My problems with all of these "judicial opinions" is that decisions about marriage should be made by voters after rigorous debate in the political arena. There is nothing in the U.S. Constitution that mentions marriage. It has been always a state matter. Furthermore, there is nothing profound about judges. They are not endowed with any special knowledge of what the meaning of marriage is.

In other words, we do not have "a national marriage law" that Alabama or any other state is violating. A judicial opinion by a federal judge is not the law of the land!

I would be happy to participate in a national debate about the definition of marriage. Let legislators propose laws and let's have up and down votes. Let those who favor "same sex marriage" propose a constitutional amendment, or what was never done with abortion.

Then let's respect those laws, bans or constitutional amendments as passed Texas and other states.

Alabama is the latest state to see its decisions challendged by a federal judge who believes that he knows best. I'm glad to see that Alabama is fighting back:

"On the day that same-sex unions became legal in Alabama, local officials in dozens of counties on Monday defied a federal judge’s decision and refused to issue marriage licenses to gay couples, casting the state into judicial chaos.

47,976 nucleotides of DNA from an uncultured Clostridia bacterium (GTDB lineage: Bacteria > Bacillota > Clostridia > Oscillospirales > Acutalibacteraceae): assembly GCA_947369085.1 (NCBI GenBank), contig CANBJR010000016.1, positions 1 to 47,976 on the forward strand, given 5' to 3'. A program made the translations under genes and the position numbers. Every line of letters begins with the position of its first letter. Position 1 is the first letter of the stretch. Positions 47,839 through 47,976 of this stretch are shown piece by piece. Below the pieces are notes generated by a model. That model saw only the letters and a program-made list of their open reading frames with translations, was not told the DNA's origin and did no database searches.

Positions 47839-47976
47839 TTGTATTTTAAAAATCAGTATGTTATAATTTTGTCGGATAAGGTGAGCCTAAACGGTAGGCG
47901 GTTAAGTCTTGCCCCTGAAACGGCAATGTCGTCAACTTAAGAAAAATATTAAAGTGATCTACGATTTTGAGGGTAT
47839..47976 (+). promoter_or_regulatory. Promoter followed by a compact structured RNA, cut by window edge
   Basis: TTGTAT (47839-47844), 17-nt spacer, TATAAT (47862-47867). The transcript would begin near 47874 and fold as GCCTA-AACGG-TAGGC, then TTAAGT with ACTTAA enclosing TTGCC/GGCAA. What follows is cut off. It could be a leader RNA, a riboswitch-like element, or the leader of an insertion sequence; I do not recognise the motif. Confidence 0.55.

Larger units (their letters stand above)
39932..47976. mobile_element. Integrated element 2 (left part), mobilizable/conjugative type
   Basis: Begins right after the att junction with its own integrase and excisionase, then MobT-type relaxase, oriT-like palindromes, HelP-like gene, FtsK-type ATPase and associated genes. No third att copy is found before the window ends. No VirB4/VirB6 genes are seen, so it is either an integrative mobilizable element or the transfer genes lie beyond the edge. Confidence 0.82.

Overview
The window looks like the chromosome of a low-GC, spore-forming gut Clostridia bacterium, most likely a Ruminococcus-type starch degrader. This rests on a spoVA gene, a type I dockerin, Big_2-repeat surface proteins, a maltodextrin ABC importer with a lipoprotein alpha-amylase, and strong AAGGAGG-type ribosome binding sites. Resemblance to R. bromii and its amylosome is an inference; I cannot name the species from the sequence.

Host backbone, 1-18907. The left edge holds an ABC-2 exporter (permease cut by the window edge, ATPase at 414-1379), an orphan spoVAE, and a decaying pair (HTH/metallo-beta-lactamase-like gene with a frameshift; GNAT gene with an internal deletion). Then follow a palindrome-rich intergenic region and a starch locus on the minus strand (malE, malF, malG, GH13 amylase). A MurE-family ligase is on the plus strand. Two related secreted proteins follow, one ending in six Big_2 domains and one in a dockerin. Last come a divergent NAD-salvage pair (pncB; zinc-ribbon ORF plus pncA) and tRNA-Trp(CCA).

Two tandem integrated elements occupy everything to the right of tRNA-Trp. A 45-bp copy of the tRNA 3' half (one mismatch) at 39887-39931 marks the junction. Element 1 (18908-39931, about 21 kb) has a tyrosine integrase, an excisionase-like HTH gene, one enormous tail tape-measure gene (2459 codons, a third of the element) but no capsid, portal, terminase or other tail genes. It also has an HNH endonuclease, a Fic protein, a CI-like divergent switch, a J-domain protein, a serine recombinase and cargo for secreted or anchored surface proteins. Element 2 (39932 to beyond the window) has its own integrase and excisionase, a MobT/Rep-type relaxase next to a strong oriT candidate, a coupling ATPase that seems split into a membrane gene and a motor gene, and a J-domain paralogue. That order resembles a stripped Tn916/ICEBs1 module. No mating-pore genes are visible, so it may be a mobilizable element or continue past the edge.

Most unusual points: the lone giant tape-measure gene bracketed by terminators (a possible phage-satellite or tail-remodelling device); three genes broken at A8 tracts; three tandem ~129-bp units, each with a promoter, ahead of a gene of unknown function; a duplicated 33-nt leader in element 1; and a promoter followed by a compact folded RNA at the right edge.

Gay couples were able to get licenses in about a dozen places, including Birmingham, Huntsville and a few other counties where probate judges complied with the judge’s decision. The U.S. Supreme Court ruled early Monday that it would deny Alabama’s request to put the marriages on hold.

But in the majority of counties, officials said they would refuse to license same-sex marriages or stop providing licenses altogether, confronting couples -- gay and heterosexual -- with locked doors and shuttered windows."

Again, cheers for Alabama. It's time that states start standing up to "out of control" judges and federal agencies, like the EPA, sticking their noses in everything.

I would be happy to accept "same-sex marriage" if the voters decided to change the traditional definition of marriage.  

Here is my message to judges or others who believe in same-sex marriage: Get in the political arena and persuade voters! Please don't overturn what often large majorities of voters, of every ethnic group, vote for.

Please respect voters or that constitutional convention is going to happen a lot sooner than people think!

P.S. You can hear my show:  (CantoTalk) or follow me on Twitter.